Beauty Secrets From My Persian Childhood: A Lotus Hair Gloss, Saffron Face Mask & Detox Scrub

Being half-Iranian has connected me deeply to the poetic and ancient wisdom of Persia. Growing up in Iran for the first 10 years of my life gave me some insight on how there, women and beauty are synonymous with each other. Although we lived in the countryside surrounded by mostly mountains, we would have occasional glamorous visitors or go to see friends in the city. The women always had a few things in common: extremely soft, luxurious, velvet, skin on their limbs; shiny, glossy hair; and clean, even skin. Grandmothers and mothers would pass down certain rituals to their daughters for centuries; therefore the lineage of these ancient methods are still alive today.


Photo by Shiva Rose

There is a reason Persian, Japanese, Korean and Russian cultures (to name a few), make weekly exfoliating and scrubbing rituals mandatory—they all have bath houses incorporated into their lives. We hold so much on the dead skin that covers us that scrubbing it helps release toxins and allow for new energy. A kiseh is a cloth like a loofah that is used with sefitab, which is an exfoliating chunk of hardened minerals and sheep fat. Sefitab, which means "white water" looks a bit like a dense piece of chalk; however, it's an ancient formula made specifically for removing dead skin and polishing the skin until it's as soft as velvet. Supposedly this has been the tradition during bathing rituals since the Zoroastrian days. I am still trying to figure out a close substitute so you can make this at home. If nothing else, investing in a loofah is the way to go, and I love using my Sea Siren Body scrub; I formulated it with blue-green algae, the purest form of algae full of enzymes, vitamins, chlorophyll, and amino and fatty acids that feed your skin.

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Another ancient Persian beauty secret is using the herb sedr to promote glossy, thick hair. Sedr powder is from the leaves of the lotus tree. This tree is actually a relative of the buckthorn family and said to have been the bush that the thorns on Jesus' crown were made of. It is excellent for dandruff and to strengthen and condition the hair shaft. It gives many of the benefits that henna does but without the added color.

How to: Mix 4 tablespoons of the powder in water to create a paste. Put the paste on your scalp and hair and let sit for 45 minutes. Then rinse and shampoo and condition as usual. For extra gloss add one egg to the paste and mix well and add to the scalp and hair. When I use the sedr herb, I feel like my hair is extra shiny and more bouncy. I definitely think the longer it is left the more you will see the benefits.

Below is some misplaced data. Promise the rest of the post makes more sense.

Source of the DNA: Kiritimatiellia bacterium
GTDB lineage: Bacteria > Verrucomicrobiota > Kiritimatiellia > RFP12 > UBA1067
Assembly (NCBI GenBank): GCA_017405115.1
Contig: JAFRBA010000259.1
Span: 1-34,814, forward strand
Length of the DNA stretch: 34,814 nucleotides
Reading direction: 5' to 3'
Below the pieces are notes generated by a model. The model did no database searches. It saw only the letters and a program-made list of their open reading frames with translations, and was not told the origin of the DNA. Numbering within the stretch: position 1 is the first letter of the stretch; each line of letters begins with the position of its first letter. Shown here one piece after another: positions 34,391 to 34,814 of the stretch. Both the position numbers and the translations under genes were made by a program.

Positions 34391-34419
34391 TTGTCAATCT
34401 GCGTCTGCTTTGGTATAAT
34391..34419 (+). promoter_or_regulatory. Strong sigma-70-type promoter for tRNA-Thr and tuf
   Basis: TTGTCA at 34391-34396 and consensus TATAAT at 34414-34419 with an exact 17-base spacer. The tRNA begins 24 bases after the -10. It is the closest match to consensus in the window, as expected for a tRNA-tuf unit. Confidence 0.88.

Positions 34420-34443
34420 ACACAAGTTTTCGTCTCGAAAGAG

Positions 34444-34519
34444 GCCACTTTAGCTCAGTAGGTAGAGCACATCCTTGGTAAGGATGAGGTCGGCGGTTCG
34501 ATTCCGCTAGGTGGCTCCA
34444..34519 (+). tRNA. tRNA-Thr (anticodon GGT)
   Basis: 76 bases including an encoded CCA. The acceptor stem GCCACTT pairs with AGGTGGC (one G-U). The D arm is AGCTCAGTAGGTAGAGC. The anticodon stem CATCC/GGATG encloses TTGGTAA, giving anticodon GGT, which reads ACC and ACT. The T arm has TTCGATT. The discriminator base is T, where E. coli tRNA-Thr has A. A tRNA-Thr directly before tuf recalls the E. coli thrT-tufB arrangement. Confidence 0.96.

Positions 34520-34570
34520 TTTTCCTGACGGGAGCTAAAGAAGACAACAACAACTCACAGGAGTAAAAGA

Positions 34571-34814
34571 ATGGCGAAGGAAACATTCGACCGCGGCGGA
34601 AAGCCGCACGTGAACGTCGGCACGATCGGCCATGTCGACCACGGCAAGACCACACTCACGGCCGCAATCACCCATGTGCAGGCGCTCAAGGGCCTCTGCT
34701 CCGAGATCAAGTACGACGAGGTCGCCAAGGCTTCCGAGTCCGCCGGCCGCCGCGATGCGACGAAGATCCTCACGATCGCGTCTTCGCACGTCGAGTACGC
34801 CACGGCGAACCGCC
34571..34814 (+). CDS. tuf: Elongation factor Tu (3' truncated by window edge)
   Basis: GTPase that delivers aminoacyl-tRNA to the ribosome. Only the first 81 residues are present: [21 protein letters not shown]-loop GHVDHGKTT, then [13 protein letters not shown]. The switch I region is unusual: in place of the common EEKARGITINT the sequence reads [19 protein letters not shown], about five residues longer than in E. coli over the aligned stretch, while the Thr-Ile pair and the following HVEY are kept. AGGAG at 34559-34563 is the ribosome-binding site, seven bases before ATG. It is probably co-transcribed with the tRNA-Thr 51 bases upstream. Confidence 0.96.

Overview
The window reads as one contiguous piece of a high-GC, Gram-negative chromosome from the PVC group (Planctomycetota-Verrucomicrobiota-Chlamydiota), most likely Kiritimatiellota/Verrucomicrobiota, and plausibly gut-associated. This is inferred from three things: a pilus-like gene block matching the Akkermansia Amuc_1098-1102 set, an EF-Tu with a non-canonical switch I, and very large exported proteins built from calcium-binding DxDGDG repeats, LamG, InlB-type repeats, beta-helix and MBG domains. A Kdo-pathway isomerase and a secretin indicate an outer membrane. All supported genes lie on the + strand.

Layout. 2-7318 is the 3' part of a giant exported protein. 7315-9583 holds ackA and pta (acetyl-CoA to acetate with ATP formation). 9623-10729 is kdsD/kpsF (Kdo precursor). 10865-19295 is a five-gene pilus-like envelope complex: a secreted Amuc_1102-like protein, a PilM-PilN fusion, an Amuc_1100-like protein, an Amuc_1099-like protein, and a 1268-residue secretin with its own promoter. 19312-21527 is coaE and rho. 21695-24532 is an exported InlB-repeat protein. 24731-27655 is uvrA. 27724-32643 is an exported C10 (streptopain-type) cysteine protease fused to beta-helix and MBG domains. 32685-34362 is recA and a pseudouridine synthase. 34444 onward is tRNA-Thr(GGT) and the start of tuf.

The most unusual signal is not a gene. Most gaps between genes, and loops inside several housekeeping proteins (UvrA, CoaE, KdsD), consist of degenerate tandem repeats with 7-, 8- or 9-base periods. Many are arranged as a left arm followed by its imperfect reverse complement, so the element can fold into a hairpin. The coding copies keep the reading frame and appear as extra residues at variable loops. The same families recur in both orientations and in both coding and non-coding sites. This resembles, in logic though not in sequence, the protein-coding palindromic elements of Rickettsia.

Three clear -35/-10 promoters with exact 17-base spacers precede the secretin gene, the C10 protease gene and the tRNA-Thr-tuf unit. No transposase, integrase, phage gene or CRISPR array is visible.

By now we all know the benefits of using rosewater on the skin. It is an excellent toner, hydrator, and can clear up skin ailments. Did you know that drinking some rosewater is also very medicinal? It can benefit the skin, the heart, the liver, digestion, gynecological problems, appetite, bad breath, the eyes, the mouth, bruising, cuts and wounds, veins, limb joints, head pain, infectious illness, sexuality and the mind. These are very much in line with the ailments that rose was claimed to cure in ancient medicines. And much of it has been confirmed by modern scientific studies, particularly in Germany, and in Bulgaria where a large rose industry has been established. I have been on the hunt for a 100 percent organic brand that uses roses grown with zero pesticides. The company Royal Sense has a beautiful rosewater that I have been sampling now for six weeks, and I can see the results.

How-to: I drop a few drops into my water bottle and drink it throughout the day. I've noticed an elevation in my heart chakra, energy, a sense of renewal and more. You can put some drops in your juice, tea, or cocktail. Now the shop on The Local Rose carries the rosewater so you can all give it a try! A few drops go a long way due to the purity and strength.

Photo by Shiva Rose

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One of my most favorite ingredients is the delicate strands of saffron. Since I was a child I have been in awe of this precious spice. I have seen how it can make a simple rice dish go from a staple to a culinary sensation. The unusual flavor and beautiful golden red color come from the Crocus flower. It is said that it takes 4,500 crocus flowers to make up 1 ounce of saffron. Saffron has incredible healing properties that also are found in Ayurvedic traditions. It can remedy menstrual cramps and help men with fertility issues. Saffron can alleviate depression and stress and has been known to be an aphrodisiac. For the skin, using topically can help with dryness, discoloration, dullness, and acne.

How to: A saffron mask is easy to make and leaves your skin illuminated and glowing. Using yogurt (rich in zinc and B vitamins), which is a natural lactic acid, and combining it with enzyme-rich honey will allow the saffron threads to really penetrate the skin. Honey is a natural humectant and will keep the skin supple and soft. Saffron can be found at all stores that specialize in Iranian items and online.

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Shiva Rose

Founder of The Local Rose
Shiva Rose is an actress, writer, activist, and blogger for her website The Local Rose. She lives near the Santa Monica mountains with her two daughters, nestled by a creek with their organic garden, rabbits, bees, chickens, cat Fig, and dog Luna. Her nontoxic, natural beauty line combines Kundalini elements with fresh-harvested ingredients. She's just written a book that includes her favorite Kundalini practices as well as daily rituals, Whole Beauty: Daily Rituals and Natural Recipes for Lifelong Beauty and Wellness on sale now.
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Shiva Rose

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